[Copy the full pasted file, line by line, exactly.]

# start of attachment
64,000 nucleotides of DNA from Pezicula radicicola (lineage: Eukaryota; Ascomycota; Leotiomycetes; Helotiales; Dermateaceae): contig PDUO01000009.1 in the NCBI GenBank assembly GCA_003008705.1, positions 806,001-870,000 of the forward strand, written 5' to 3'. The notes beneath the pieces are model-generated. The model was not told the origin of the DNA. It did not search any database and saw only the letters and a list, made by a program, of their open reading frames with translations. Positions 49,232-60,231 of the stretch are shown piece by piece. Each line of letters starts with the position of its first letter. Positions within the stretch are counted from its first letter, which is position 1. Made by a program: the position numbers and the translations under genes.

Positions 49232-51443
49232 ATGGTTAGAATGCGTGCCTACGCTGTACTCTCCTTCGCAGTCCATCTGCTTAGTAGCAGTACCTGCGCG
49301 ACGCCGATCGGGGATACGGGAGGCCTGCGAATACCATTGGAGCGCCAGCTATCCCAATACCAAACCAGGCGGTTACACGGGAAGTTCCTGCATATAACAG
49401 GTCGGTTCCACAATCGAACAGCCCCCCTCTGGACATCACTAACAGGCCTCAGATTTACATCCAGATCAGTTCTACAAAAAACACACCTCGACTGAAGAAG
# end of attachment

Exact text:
64,000 nucleotides of DNA from Pezicula radicicola (lineage: Eukaryota; Ascomycota; Leotiomycetes; Helotiales; Dermateaceae): contig PDUO01000009.1 in the NCBI GenBank assembly GCA_003008705.1, positions 806,001-870,000 of the forward strand, written 5' to 3'. The notes beneath the pieces are model-generated. The model was not told the origin of the DNA. It did not search any database and saw only the letters and a list, made by a program, of their open reading frames with translations. Positions 49,232-60,231 of the stretch are shown piece by piece. Each line of letters starts with the position of its first letter. Positions within the stretch are counted from its first letter, which is position 1. Made by a program: the position numbers and the translations under genes.

Positions 49232-51443
49232 ATGGTTAGAATGCGTGCCTACGCTGTACTCTCCTTCGCAGTCCATCTGCTTAGTAGCAGTACCTGCGCG
49301 ACGCCGATCGGGGATACGGGAGGCCTGCGAATACCATTGGAGCGCCAGCTATCCCAATACCAAACCAGGCGGTTACACGGGAAGTTCCTGCATATAACAG
49401 GTCGGTTCCACAATCGAACAGCCCCCCTCTGGACATCACTAACAGGCCTCAGATTTACATCCAGATCAGTTCTACAAAAAACACACCTCGACTGAAGAAG